As the year draws to a close, those of us who write blogs are partial to sharing the most popular, or most ‘read’, articles of that year. I’ve done this before but not with any regularity. However, this particular year is a little different as my most ‘popular’ posts have changed.
In 2023, the article featuring my piano course Play it again: PIANO seized top spot, for the first time since the series was published back in 2017. This could be for a number of reasons. One of them is probably the creation of my Facebook group, Adult Piano Returners, where we now have over 22,000 members, and many of them are working through my course. This three-book (soon to be four-book) piano series is recommended as part of an exam syllabus and is extremely popular in the Far East, too, where teachers are using it with students of all ages. Long may this trend continue!
Some of the following posts were written this year, whilst others have proved perennial favourites. For the first time, a ‘page’ (as opposed to a post) on my site has nudged into fifth place – Books.
Here are my top six most ‘read’ articles of 2023:
- Play it again: PIANO Book 1
- A few thoughts on Chopin’s Nocturne Op 20 in C sharp minor Op. Posth.
- Teaching Observations: Favourite Associate Diploma Repertoire
- Resolving Tension in Piano Playing: Article for EPTA’s Piano Professional Magazine
- Queen Elizabeth II and Ghosts at Windsor Castle
And the top six guest posts:
- The Music of the Wrists: Rami Bar-Niv
- The Magic of the Wrists: Rami Bar-Niv
- Harpsichord Basics: Katharine May
- My Notebooks – A Personal Journey: Angeline Bell
- Pianists From The Past – Teresa Carreño: Clara Rodriguez
- Chord Playing and Improvising No. 4: Christopher Norton
It’s a joy including the writing of other musicians on this blog and I’m extremely grateful for their wonderful contributions; their articles form an important part of my overall website.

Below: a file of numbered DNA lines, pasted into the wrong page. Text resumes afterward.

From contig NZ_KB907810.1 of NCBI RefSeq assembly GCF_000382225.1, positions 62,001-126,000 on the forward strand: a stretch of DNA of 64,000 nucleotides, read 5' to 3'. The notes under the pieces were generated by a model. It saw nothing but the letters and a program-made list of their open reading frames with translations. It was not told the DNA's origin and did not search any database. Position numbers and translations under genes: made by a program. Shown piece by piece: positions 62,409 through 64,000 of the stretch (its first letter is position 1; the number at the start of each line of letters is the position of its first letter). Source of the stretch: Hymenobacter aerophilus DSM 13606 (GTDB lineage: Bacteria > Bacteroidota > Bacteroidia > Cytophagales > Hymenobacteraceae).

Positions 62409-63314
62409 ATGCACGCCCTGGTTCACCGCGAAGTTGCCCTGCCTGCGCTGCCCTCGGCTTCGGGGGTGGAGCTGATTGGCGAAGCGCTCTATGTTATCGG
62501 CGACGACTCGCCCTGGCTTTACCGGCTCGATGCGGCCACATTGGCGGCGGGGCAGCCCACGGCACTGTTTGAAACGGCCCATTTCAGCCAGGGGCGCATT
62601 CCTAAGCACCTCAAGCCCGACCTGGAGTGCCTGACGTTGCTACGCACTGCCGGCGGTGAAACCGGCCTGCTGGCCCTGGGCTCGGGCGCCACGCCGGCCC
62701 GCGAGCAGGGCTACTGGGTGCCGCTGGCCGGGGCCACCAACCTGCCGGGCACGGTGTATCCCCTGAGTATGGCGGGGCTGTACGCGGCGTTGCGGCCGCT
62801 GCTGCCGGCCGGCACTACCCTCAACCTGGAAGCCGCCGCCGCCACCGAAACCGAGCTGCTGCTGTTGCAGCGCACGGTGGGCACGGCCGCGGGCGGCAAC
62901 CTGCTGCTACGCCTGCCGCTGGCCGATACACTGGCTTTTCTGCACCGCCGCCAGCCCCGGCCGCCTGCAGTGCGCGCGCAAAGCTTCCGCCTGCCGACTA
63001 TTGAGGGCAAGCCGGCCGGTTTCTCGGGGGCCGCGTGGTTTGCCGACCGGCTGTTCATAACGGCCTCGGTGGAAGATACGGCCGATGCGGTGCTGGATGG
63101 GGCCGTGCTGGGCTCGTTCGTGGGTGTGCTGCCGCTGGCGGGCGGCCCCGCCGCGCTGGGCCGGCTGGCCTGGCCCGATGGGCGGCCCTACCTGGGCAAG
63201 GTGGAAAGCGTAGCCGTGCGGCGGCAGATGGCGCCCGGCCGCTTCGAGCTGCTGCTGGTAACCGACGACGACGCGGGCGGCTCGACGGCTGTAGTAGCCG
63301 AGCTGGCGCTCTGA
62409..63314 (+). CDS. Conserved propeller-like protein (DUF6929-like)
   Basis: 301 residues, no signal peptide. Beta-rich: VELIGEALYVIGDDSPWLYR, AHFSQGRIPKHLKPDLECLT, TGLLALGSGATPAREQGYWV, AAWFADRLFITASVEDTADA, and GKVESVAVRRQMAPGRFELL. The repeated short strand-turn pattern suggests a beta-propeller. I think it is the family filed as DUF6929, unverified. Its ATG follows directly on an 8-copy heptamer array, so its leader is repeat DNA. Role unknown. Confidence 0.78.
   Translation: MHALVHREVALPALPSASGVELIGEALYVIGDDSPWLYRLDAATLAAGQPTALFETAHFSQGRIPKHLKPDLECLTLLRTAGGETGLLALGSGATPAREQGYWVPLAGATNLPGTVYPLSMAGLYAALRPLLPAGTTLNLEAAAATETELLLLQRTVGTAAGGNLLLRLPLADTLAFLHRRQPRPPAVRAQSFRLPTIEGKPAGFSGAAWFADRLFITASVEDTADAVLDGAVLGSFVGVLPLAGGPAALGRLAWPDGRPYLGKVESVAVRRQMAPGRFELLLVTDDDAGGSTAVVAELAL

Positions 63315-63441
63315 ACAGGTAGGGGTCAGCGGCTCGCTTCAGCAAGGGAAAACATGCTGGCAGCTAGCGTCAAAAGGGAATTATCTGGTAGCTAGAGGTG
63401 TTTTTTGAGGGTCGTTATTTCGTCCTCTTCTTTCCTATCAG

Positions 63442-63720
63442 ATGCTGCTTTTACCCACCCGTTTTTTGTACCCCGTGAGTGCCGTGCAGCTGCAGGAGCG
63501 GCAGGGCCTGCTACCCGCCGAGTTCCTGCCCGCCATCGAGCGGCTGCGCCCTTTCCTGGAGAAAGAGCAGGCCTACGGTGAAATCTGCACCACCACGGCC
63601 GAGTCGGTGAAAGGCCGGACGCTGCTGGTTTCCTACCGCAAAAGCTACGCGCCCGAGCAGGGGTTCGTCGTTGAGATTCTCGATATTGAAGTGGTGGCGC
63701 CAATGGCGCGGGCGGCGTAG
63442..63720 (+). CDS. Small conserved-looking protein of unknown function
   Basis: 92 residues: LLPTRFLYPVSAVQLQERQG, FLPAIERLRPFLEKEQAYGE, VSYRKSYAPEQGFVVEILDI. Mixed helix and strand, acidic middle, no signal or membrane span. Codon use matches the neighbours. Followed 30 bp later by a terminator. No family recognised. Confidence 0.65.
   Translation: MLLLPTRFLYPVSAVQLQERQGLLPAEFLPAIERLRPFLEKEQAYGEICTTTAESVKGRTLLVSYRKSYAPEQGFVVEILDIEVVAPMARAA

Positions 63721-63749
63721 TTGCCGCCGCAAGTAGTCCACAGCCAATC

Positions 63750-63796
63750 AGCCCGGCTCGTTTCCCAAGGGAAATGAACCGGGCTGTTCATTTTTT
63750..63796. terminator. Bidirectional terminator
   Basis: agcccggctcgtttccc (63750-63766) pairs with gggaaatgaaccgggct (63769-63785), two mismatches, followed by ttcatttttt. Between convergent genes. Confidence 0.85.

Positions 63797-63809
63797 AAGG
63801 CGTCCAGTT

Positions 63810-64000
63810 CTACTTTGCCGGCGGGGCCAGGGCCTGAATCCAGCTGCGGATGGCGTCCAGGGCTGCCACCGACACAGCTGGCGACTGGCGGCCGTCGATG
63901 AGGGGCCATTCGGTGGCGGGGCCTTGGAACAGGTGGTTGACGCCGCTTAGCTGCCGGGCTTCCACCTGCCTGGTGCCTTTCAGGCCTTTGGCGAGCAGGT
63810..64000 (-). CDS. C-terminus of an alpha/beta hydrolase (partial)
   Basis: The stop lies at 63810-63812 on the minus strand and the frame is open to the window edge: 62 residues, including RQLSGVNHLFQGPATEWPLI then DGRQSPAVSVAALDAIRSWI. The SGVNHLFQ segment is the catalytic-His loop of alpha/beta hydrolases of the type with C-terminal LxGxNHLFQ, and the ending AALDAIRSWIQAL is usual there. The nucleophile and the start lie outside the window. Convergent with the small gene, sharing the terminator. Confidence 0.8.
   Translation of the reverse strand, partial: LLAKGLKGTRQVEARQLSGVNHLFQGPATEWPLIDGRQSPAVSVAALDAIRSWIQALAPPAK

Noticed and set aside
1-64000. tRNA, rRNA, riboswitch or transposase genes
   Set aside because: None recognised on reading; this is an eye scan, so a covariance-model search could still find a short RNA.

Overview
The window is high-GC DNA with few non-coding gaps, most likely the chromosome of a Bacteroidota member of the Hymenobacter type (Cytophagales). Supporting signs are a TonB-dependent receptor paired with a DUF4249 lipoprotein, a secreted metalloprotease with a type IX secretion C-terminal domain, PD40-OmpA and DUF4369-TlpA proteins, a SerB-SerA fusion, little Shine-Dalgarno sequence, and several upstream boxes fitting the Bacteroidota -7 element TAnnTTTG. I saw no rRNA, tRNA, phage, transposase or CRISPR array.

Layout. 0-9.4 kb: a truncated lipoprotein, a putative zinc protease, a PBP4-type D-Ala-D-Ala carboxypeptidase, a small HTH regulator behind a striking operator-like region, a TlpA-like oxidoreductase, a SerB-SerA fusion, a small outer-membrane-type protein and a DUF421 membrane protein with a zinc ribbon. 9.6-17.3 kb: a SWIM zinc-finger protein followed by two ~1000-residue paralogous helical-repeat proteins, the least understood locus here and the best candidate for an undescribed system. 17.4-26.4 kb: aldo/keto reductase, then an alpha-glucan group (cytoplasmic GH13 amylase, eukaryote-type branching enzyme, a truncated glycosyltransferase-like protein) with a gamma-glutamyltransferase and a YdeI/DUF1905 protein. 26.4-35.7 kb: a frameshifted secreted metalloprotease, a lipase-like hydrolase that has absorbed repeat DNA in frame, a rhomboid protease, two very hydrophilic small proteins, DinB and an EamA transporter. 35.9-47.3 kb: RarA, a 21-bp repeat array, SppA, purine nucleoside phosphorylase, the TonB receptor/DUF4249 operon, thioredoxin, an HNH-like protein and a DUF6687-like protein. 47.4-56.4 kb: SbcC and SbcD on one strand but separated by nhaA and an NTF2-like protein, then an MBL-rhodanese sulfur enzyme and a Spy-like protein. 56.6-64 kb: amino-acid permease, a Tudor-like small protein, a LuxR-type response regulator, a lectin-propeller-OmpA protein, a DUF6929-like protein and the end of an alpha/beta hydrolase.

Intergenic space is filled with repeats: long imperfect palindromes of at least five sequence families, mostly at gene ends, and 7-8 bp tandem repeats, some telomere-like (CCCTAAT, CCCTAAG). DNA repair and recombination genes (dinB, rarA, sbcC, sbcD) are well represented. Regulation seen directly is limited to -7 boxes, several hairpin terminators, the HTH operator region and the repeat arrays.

Rami Bar-Niv’s excellent technique articles were a sure-fire hit; there are now three in the series and I’ll be publishing more next year. Similarly, composer Christopher Norton’s guest series has garnered plenty of fans and many of you have downloaded his free pieces, too. Katharine May’s harpsichord posts have been well-received every year as has Clara Rodriguez’s insights into composer Teresa Carreño – which was the most popular article in my Pianists From The Past series. Angeline Bell’s well-considered feature charting her personal journey into composition also rang a bell with readers all round the world. Find out more about my Guest Post Series, here.
I have linked each article or page, so if you have some time over the holiday period – and are at a loose end – you might fancy having a read.
Here’s to ‘blogging’ in 2024!
Melanie Spanswick has written and published a wide range of courses, anthologies, examination syllabuses, and text books, including Play it again: PIANO (published by Schott Music). This best-selling graded, progressive piano course contains a large selection of repertoire featuring a huge array of styles and genres, with copious practice tips and suggestions for every piece.
For more information, please visit the publications page, here.